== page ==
The evolutionarily conserved splicing regulator neuro-oncological ventral antigen 1 () plays a key role in neural development and function. also includes a protein-coding difference between the modern human genome and Neanderthal and Denisovan genomes. To investigate the functional importance of an amino acid change in humans, we reintroduced the archaic allele into human induced pluripotent cells using genome editing and then followed their neural development through cortical organoids. This modification promoted slower development and higher surface complexity in cortical organoids with the archaic version of Moreover, levels of synaptic markers and synaptic protein coassociations correlated with altered electrophysiological properties in organoids expressing the archaic variant. Our results suggest that the human-specific substitution in , which is exclusive to modern humans since divergence from Neanderthals, may have had functional consequences for our species' evolution.
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http://dx.doi.org/10.1126/science.aax2537DOI Listing
http://www.ncbi.nlm.nih.gov/pmc/articles/PMC8006534PMC
February 2021

Proteasome inhibitor-induced modulation reveals the spliceosome as a specific therapeutic vulnerability in multiple myeloma.

Nat Commun 2020 04 22;11(1):1931. Epub 2020 Apr 22.

Department of Laboratory Medicine, University of California, San Francisco, CA, USA.

Enhancing the efficacy of proteasome inhibitors (PI) is a central goal in myeloma therapy. We proposed that signaling-level responses after PI may reveal new mechanisms of action that can be therapeutically exploited. Unbiased phosphoproteomics after treatment with the PI carfilzomib surprisingly demonstrates the most prominent phosphorylation changes on splicing related proteins. Spliceosome modulation is invisible to RNA or protein abundance alone. Transcriptome analysis after PI demonstrates broad-scale intron retention, suggestive of spliceosome interference, as well as specific alternative splicing of protein homeostasis machinery components. These findings lead us to evaluate direct spliceosome inhibition in myeloma, which synergizes with carfilzomib and shows potent anti-tumor activity. Functional genomics and exome sequencing further support the spliceosome as a specific vulnerability in myeloma. Our results propose splicing interference as an unrecognized modality of PI mechanism, reveal additional modes of spliceosome modulation, and suggest spliceosome targeting as a promising therapeutic strategy in myeloma.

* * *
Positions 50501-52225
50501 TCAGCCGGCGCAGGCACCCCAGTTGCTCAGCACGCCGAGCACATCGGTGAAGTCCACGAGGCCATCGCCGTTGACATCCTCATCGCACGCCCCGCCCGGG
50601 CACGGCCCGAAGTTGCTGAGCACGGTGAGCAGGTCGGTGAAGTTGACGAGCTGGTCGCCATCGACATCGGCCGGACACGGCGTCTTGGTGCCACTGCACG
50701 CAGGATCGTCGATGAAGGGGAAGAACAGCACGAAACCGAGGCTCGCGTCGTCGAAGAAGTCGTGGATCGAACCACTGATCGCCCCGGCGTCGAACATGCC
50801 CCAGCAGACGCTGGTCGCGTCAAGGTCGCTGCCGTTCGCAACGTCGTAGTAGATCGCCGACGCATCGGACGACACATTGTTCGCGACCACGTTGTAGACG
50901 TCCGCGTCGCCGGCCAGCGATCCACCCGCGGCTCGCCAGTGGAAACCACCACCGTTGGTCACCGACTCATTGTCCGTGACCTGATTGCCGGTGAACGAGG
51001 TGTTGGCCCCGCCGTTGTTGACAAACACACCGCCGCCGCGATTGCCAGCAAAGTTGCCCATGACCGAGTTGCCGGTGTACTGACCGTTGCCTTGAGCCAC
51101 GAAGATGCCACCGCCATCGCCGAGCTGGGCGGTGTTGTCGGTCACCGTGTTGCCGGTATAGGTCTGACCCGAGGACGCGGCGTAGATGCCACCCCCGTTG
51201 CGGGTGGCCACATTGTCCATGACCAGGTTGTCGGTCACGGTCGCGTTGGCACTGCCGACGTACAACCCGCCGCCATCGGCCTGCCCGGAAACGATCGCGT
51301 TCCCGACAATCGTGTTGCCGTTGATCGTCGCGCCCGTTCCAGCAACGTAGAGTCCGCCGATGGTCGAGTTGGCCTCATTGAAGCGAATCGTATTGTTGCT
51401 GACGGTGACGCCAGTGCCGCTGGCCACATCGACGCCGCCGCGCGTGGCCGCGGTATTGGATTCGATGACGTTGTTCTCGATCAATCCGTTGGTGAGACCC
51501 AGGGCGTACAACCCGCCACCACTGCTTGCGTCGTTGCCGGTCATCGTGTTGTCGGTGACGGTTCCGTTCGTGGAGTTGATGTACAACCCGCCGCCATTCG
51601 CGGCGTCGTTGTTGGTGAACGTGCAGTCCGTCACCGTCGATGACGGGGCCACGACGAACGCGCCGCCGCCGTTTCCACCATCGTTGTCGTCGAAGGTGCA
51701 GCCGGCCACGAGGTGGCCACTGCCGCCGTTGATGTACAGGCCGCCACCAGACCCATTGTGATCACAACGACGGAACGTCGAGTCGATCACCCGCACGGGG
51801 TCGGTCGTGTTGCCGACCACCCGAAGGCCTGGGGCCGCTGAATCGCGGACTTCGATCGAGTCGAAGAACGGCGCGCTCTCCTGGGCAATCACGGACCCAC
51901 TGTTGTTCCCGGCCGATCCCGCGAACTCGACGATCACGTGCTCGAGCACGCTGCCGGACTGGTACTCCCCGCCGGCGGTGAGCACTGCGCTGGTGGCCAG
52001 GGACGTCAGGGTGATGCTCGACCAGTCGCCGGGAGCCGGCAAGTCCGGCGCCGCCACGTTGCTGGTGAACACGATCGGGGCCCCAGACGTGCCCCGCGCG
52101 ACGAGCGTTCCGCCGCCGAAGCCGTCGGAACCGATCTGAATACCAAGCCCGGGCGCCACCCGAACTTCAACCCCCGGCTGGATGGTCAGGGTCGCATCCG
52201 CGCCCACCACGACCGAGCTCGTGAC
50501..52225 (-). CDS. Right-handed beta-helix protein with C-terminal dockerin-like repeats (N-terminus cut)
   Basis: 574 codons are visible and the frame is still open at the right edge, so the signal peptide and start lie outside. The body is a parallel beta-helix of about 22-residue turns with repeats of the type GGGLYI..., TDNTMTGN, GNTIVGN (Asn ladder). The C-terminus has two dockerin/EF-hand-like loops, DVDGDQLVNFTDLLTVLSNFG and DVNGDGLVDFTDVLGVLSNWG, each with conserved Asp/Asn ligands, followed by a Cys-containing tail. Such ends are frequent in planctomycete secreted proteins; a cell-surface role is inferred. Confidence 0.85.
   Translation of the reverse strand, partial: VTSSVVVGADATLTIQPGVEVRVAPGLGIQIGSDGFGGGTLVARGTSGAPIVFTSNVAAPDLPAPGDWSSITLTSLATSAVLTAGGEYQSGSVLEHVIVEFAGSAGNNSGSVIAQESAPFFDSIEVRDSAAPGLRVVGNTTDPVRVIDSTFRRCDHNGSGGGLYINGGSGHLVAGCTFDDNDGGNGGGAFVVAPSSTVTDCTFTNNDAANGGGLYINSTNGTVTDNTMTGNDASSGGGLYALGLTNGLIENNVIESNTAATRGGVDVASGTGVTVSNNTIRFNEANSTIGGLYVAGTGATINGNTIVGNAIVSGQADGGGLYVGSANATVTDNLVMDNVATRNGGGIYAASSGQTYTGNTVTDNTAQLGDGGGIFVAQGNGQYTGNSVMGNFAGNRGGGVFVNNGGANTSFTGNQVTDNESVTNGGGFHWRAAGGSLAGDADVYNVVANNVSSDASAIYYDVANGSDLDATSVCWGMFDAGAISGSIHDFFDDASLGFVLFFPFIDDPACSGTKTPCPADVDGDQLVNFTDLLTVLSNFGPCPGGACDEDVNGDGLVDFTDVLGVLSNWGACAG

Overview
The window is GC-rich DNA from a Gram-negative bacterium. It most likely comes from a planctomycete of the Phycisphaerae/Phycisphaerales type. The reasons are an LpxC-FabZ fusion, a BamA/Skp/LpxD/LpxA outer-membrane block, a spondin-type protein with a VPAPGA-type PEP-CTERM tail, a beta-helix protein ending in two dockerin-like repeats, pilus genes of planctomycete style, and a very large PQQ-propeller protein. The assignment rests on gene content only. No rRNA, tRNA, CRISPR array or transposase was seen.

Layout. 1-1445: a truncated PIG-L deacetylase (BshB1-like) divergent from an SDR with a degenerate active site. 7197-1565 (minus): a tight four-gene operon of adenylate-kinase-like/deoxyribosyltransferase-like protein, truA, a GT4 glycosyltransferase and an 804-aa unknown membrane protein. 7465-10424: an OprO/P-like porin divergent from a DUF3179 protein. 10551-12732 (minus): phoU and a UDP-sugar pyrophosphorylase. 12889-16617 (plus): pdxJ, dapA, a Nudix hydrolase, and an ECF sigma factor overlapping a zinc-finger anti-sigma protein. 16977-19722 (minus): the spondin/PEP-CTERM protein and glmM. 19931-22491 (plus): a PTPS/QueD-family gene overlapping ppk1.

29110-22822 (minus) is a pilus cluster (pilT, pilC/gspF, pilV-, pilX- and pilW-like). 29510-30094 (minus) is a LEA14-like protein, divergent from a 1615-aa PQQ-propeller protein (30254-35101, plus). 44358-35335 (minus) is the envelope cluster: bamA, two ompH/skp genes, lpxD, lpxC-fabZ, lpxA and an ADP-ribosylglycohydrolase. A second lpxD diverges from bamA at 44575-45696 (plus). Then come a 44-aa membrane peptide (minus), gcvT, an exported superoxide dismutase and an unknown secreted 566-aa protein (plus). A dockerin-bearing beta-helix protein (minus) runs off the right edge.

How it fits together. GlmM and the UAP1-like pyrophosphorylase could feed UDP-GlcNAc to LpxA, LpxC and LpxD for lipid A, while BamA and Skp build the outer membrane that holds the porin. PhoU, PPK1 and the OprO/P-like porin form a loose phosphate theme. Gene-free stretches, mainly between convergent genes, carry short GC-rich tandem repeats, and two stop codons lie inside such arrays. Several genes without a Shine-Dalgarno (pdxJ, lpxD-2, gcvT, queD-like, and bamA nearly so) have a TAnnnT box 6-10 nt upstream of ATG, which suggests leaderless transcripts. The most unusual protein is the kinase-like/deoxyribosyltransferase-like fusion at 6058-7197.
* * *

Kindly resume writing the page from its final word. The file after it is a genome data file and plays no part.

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http://dx.doi.org/10.1038/s41467-020-15521-4DOI Listing
http://www.ncbi.nlm.nih.gov/pmc/articles/PMC7176739PMC
April 2020

Full-length transcript characterization of SF3B1 mutation in chronic lymphocytic leukemia reveals downregulation of retained introns.

Nat Commun 2020 03 18;11(1):1438. Epub 2020 Mar 18.

Department of Biomolecular Engineering, University of California, Santa Cruz, CA, 95062, USA.

While splicing changes caused by somatic mutations in SF3B1 are known, identifying full-length isoform changes may better elucidate the functional consequences of these mutations. We report nanopore sequencing of full-length cDNA from CLL samples with and without SF3B1 mutation, as well as normal B cell samples, giving a total of 149 million pass reads. We present FLAIR (Full-Length Alternative Isoform analysis of RNA), a computational workflow to identify high-confidence transcripts, perform differential splicing event analysis, and differential isoform analysis. Using nanopore reads, we demonstrate differential 3' splice site changes associated with SF3B1 mutation, agreeing with previous studies. We also observe a strong downregulation of intron retention events associated with SF3B1 mutation. Full-length transcript analysis links multiple alternative splicing events together and allows for better estimates of the abundance of productive versus unproductive isoforms. Our work demonstrates the potential utility of nanopore sequencing for cancer and splicing research.
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http://dx.doi.org/10.1038/s41467-020-15171-6DOI Listing
http://www.ncbi.nlm.nih.gov/pmc/articles/PMC7080807PMC
March 2020

Genomic basis for RNA alterations in cancer.

Nature 2020 02 5;578(7793):129-136. Epub 2020 Feb 5.

BGI-Shenzhen, Shenzhen, China.